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Applications open for third cohort of Cultivo Virtual Academy

America’s Cultivation Corridor has opened applications for the third cohort of the Cultivo Virtual Academy. The six-week virtual program will provide selected participants with interaction with Iowa’s agricultural leaders and an online curriculum focused on U.S. market entry, regulatory and financing systems, and customer perspectives.

Applications for the program are now being accepted through February 1, 2022. Selected applicants will be notified by March 1, and the cohort sessions will begin March 22 and run weekly through April 26. All sessions will be facilitated by Iowa business and university leaders. Upon completion of the virtual program, cohort participants will be eligible to attend an in-person Cultivo event in Des Moines, currently slated for late 2022.

“The next generation of ag innovations are being developed in Iowa right now, and we look forward to the networks and new opportunities that will be built when global entrepreneurs connect with our strong network of university researchers, industry leaders, startup companies and forward-thinking farmers and livestock producers,” said Debi Durham, director of the Iowa Economic Development Authority in a statement. “The Cultivo program will provide unequaled access to the best and brightest minds in every sector of Iowa’s agricultural community and help entrepreneurs build the network they need to reach their goals.”

America’s Cultivation Corridor will host and coordinate the Cultivo Virtual Academy in partnership with its investors and supporting organizations.

“The inaugural cohort of Cultivo Virtual Academy was a tremendous success, with six startups making invaluable connections with Iowa business leaders, researchers, farmers and more, as they develop their technologies and prepare for a launch in the U.S. marketplace, ” said Judd O’Connor, Chairman of the Cultivation Corridor Board of Directors.

Previous coverage

Cultivo Virtual Academy announces 6 startups in second cohort

Applications open for third cohort of Cultivo Virtual Academy | Clay & Milk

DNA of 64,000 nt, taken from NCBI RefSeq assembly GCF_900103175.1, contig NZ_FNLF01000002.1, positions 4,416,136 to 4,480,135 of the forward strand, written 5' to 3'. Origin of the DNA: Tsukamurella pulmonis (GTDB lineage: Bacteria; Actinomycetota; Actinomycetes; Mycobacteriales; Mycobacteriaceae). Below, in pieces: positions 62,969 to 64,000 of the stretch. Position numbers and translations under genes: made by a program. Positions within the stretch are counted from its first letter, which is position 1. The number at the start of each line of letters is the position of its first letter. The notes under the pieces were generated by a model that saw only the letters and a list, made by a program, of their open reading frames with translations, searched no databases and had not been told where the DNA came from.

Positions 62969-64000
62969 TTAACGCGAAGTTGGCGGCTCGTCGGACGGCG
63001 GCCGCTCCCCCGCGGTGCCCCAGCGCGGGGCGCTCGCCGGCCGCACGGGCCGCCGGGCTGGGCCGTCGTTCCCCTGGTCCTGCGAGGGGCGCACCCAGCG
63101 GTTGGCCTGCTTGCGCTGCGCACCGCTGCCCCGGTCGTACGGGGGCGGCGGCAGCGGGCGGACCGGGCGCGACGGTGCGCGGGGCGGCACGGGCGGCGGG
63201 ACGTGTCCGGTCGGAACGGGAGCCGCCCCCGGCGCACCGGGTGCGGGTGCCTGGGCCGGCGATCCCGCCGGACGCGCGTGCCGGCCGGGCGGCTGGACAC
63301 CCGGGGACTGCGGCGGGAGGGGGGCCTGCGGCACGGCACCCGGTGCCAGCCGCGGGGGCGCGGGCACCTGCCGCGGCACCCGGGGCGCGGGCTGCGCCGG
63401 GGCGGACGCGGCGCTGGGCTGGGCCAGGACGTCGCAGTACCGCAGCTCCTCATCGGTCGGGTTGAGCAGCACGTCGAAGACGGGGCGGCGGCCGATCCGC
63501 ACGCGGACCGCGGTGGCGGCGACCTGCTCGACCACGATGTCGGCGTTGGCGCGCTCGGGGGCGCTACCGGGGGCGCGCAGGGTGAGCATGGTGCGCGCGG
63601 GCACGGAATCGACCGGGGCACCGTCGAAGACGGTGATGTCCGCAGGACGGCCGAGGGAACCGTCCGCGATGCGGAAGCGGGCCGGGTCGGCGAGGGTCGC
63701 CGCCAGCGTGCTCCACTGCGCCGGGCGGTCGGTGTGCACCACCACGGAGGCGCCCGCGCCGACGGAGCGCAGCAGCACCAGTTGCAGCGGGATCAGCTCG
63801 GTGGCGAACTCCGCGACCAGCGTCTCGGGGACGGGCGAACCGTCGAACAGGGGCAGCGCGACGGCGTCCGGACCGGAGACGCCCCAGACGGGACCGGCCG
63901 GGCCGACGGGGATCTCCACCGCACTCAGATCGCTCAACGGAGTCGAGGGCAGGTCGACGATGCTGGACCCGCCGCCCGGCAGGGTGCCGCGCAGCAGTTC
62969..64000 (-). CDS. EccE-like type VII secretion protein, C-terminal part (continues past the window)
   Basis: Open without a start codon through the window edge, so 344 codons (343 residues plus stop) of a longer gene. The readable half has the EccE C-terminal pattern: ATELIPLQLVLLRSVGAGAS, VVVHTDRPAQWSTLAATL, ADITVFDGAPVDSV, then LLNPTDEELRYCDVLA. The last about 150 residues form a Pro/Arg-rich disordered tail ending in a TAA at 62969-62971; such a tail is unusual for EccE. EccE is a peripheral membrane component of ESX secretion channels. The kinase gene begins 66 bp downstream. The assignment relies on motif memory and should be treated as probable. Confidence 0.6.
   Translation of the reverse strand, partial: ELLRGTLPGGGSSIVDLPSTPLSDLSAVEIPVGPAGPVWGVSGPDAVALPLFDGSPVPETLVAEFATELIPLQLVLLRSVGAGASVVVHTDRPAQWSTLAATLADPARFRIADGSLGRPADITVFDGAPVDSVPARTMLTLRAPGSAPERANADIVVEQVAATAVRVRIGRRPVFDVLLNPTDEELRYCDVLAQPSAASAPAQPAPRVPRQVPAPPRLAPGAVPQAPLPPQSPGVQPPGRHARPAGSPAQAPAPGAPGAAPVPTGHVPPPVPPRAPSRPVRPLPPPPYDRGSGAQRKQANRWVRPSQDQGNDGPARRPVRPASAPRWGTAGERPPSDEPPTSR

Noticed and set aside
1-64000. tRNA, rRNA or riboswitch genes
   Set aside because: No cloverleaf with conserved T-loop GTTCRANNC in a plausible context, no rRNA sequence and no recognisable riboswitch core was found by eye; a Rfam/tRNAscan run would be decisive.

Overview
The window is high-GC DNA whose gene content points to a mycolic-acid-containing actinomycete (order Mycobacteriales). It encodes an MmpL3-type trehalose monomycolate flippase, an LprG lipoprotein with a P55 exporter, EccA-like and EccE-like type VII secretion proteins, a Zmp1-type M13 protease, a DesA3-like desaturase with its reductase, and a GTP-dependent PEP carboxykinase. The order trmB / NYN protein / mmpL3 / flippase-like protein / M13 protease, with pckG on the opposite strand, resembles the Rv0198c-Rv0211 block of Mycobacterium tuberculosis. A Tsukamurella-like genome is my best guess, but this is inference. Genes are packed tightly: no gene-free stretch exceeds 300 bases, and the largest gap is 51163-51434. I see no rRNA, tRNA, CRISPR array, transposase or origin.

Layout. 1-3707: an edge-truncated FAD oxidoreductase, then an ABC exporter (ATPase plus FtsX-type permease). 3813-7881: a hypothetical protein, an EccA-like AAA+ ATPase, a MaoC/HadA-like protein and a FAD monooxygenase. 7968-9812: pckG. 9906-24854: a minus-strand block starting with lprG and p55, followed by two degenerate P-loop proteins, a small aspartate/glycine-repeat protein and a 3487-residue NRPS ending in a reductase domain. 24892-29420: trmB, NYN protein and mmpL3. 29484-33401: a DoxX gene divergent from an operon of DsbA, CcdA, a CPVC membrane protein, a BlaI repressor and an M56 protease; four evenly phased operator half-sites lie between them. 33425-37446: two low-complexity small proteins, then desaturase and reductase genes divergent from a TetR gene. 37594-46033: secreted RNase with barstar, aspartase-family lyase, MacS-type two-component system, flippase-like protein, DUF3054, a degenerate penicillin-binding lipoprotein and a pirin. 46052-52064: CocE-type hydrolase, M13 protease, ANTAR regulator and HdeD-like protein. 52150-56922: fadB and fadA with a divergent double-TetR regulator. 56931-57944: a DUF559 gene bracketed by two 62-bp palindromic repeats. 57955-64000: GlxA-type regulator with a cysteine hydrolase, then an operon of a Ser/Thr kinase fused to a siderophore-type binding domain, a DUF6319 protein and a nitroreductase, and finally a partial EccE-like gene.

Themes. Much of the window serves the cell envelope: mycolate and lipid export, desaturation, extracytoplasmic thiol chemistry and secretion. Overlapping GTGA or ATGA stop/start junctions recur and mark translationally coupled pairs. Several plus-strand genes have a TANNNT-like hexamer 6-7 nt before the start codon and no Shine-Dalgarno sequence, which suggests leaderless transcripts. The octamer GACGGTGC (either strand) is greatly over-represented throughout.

A central Iowa ag-tech accelerator has secured more backers and finally has a name. The Greater Des Moines Partnership first announced the accelerator last year, naming four initial investors. On Monday, the Partnership said the program will be called the "Iowa AgriTech Accelerator" and named three new investors. The new investors include Grinnell Mutual, Kent Corp. and Sukup Manufacturing, all Iowa companies. They join investors Deere & Co., Peoples Co., Farmers Mutual Hail Insurance Co. and DuPont Pioneer. Each investor has agreed to put up $100,000 for the first year of the accelerator. Startups entering the program will receive $40,000 in seed funding in exchange for 6 percent equity. Tej Dhawan, an angel investor and local startup mentor, is serving as interim director until the AgriTech Accelerator names a permanent leader. Dhawan held a similar role with the GIA before Brian Hemesath was named as managing director. As interim director, Dhawan said his main job includes hiring the accelerator's executive director, establishing a business structure and initial recruiting for the first cohort. The accelerator will place few filters, such as location and product, on the applicant pool, Dhawan said. "When you’re seeking innovation, innovation can come from every corner of the world so why restrict ourselves," he said. One area the the AgriTech Accelerator won't recruit from is biotech. For its first cohort, the AgriTech Accelerator will work out of the GIA's space in Des Moines' East Village, Dhawan said. A future, permanent home is still to be decided. The accelerator's program will host startups from mid-July through mid-October, ending with an event connected to the annual World Food Prize. The GIA, which the AgriTech Accelerator is based on, also ends with presentations at an industry event. The accelerator has also started lining up a mentor pool. The Iowa Corn Growers Association, Iowa Soybean Association and the Iowa Pork Producers Association have agreed to provide mentors, as has Iowa State University. While the AgriTech Accelerator is loosely based off of the GIA, it will differ in its business structure, Dhawan said. The GIA runs through a for-profit model for both operations and its investment fund. The AgriTech Accelerator will have a nonprofit model for its operations and a for-profit setup for its fund. Dhawan said the nonprofit model is being used so the accelerator can better work with other nonprofit partners, such as trade associations. "These are all organizations that are nonprofits and can be amazing stakeholders without ever having to be investors in the accelerator," he said. "It becomes easier to work with trade associations in their nonprofit role when we are also a nonprofit." When it's up and running, the AgriTech Accelerator would be one of a handful of ag-focused startup development programs in Iowa. Others include the Ag Startup Engine out of Iowa State University and the Rural Ventures Alliance from Iowa MicroLoan. Matthew Patane is the managing editor and co-founder of Clay & Milk. Send him an email at
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